Anterior Cruciate Ligament (ACL) Tear - Fact Sheet
What is it?
A ligament is a strong band of connective tissue that connects bone to bone. The Anterior Cruciate Ligament (ACL) is the first of the major internal ligament that stabilises the knee, together with the Posterior Cruciate Ligament. It stops the lower bone of the knee (Tibia) sliding forward uncontrollably on the upper bone (Femur). Without this ligament, whenever you twist or change direction the knee collapses, so you cannot play pivoting sports such as football, soccer, netball and hockey without this ligament.
What causes an Anterior Cruciate Ligament (ACL) Tear?
This injury most commonly occurs with activities involving a rapid change in direction, especially twisting, such as during netball, basketball, football and volleyball. It can be a small twist that just felt a bit awkward, but unfortunately can be enough to tear the ligament. It can also be ruptured with forceful knee hyperextension.
Signs and Symptoms
There can sometimes be a popping sound (not always), and the knee feels like it gives way. The knee usually swells up immediately and it is very hard to continue with the activity that you are doing, you may not be able to straighten the knee fully and if you continue your activity, you’ll find the knee gives way. If you suspect you have done this injury, you need to be seen by a physiotherapist/exercise physiologist or sport doctor WITHIN THE FIRST HOUR, as it is much easier to test this injury before it swells too much than afterwards. An MRI can also be performed if indicated to confirm any ligament damage in the knee and determine the extent of the damage.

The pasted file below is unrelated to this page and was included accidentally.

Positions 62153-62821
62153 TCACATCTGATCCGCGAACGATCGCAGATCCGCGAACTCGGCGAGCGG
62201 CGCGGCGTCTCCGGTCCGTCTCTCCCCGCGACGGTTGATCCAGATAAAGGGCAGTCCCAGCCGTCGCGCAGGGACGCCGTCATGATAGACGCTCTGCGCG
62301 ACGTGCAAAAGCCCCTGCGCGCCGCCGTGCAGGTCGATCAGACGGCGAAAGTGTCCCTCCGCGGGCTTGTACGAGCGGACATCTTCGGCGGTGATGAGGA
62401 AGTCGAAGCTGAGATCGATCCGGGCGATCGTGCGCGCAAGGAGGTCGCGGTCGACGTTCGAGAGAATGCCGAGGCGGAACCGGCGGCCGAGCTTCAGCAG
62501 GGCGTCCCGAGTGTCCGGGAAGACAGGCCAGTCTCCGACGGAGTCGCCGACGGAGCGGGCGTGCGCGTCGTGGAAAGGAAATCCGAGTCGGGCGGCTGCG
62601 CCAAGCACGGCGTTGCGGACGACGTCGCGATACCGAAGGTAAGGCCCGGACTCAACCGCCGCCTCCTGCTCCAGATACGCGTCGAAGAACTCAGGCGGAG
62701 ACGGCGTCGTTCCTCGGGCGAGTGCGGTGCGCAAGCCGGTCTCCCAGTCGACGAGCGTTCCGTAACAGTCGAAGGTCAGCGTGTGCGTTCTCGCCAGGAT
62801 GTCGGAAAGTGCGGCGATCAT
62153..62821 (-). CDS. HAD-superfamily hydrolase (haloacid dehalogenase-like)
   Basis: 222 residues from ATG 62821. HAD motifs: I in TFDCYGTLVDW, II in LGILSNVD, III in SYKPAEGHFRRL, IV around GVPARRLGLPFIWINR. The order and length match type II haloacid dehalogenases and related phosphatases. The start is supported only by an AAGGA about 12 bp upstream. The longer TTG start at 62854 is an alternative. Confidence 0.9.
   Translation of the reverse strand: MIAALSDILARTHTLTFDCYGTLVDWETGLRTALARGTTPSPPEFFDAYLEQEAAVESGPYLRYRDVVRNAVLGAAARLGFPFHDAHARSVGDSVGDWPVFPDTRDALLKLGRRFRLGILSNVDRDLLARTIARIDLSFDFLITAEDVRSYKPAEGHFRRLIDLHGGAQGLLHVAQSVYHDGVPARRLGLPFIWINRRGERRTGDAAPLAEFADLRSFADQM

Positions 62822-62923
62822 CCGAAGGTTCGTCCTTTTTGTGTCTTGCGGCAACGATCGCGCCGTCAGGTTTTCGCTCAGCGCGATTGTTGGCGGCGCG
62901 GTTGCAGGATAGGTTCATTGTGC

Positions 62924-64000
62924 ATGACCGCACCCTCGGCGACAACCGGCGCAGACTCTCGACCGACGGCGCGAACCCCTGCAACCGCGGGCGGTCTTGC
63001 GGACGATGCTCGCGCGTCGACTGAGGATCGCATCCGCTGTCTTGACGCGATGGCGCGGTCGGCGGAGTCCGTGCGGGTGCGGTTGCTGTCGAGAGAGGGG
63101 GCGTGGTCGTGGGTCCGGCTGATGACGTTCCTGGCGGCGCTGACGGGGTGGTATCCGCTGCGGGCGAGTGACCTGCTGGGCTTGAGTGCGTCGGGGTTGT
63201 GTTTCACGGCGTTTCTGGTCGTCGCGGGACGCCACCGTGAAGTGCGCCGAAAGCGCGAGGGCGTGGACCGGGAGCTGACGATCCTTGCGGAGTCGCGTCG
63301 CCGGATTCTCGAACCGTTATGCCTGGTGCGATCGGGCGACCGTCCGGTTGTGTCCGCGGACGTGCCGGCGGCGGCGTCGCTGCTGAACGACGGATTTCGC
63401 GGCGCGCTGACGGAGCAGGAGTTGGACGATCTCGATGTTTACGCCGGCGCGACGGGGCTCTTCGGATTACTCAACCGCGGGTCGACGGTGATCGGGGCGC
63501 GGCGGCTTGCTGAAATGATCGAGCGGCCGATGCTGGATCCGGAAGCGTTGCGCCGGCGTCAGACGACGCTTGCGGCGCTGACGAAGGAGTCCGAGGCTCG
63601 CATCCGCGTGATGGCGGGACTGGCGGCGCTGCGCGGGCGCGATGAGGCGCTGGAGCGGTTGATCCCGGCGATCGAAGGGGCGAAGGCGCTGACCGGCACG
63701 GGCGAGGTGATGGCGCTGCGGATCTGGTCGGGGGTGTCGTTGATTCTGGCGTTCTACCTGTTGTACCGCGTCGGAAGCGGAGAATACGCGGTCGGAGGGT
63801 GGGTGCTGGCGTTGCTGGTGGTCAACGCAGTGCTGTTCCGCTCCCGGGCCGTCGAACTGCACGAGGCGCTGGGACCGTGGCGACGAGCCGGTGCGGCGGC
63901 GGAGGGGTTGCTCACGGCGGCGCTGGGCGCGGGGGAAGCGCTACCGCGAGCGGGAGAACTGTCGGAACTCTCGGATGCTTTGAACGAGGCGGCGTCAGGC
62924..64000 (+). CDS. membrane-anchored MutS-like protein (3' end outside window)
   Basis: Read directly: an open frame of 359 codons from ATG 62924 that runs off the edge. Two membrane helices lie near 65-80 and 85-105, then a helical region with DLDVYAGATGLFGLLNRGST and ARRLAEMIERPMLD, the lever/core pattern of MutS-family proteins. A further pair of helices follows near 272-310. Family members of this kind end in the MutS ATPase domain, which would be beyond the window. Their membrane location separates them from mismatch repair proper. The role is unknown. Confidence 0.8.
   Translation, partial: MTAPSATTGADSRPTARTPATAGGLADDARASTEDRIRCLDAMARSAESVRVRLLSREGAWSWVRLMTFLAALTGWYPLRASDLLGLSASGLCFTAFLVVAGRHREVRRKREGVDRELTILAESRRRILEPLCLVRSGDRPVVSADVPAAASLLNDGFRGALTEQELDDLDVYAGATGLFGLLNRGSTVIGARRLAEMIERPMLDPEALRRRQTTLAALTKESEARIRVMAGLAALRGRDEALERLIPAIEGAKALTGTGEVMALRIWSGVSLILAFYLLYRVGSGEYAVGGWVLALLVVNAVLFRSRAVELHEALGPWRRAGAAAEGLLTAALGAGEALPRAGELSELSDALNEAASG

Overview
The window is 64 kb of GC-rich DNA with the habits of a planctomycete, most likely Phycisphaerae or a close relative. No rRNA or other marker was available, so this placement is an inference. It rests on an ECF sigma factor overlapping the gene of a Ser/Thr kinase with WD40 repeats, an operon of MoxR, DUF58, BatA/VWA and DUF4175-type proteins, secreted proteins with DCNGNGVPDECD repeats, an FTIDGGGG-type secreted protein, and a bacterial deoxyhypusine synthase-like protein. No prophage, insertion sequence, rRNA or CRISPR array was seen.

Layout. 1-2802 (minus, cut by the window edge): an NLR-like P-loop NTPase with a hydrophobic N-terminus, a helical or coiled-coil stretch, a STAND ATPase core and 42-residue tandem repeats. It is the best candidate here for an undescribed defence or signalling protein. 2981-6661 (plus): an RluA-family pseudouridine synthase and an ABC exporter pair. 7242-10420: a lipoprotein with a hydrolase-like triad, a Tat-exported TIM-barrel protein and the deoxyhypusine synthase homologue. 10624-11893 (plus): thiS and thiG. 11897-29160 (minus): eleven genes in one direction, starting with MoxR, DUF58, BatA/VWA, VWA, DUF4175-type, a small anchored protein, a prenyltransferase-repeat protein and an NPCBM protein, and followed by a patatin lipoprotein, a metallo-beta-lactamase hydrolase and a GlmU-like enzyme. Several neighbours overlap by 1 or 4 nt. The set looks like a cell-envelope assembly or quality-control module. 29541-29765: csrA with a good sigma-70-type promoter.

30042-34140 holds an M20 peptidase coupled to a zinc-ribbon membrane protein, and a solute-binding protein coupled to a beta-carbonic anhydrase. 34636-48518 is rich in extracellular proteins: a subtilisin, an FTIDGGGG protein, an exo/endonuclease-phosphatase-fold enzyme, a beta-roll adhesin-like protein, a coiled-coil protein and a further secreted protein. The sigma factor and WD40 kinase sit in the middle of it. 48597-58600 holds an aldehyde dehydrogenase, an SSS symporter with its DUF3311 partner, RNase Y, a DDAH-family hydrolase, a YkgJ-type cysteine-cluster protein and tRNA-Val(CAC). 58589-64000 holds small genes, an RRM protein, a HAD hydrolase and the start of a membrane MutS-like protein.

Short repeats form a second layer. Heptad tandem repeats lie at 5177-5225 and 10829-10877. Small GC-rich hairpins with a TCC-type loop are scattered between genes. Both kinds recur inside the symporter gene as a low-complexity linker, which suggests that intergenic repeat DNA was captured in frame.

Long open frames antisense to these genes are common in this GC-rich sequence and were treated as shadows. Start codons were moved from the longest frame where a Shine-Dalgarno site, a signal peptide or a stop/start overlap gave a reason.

Prognosis of Anterior Cruciate Ligament (ACL) Tear
The management of this injury does vary depending on the demands you place on your knee through your life, but your options should be discussed in detail with your physiotherapist/exercise physiologist or sports doctor. There are 2 main options:
1. Knee re-construction – Most people will choose to undergo a knee reconstruction. This is appropriate if
a. You want to continue to play sport throughout your life
b. The knee continues to give way
c. The is also a Meniscal injury
The rehabilitation for this operation takes 12-18months (yes that long, unless you are an elite-level athlete) and if you are not prepared to do this, the operation will be unsuccessful, and you should not proceed. However, you will be restricted in the activities you can do for the rest of your life.
2. Rehabilitation only – A specific strengthening program can help manage this problem if you choose not to have a re-construction, however, you will be limited in your activities and will not be able to play sports that involve pivoting activities again.
Diagnosis & Investigations
Usually a thorough assessment by an experienced MD Health physiotherapist/exercise physiologist will be enough to have a suspicion of an ACL tear, that will need to be confirmed by a surgeon. They will order at least an x-ray and usually an MRI scan, that will confirm the diagnosis, guide the need for surgery and rule out other potential injuries e.g. knee fracture.
Treatment of Anterior Cruciate Ligament (ACL) Tear?
It is important that you follow MD Health’s physiotherapist/exercise physiologist’s instructions and advice as the rehabilitation process will dictate the extent that this will affect your life in the long term.
1. If you are going to have surgery, an excellent pre-habilitation before the operation will dictate how long and how well you will recover after the operation. The stronger your muscles are before the operation, the better and faster the recovery afterwards. The rehabilitation will take 12-18 (for full recovery and return to sport) months as it takes this long for the new ligament to become strong again, but you strength and control will feel better after 3-4 months, if your strengthening program is guided by our physiotherapists/exercise physiologists and must be consistent
2. If you are not going to have surgery, a rehabilitation program is essential as the muscle control of the knee is the only thing stopping the knee from collapsing. Again, it will take 3-4 months, needs to be guided by our physiotherapists/ exercise physiologist and needs to be consistent. However, if it continues to give way, this will lead to a larger risk of other structural damage, and you will need to re-consider having a re-construction.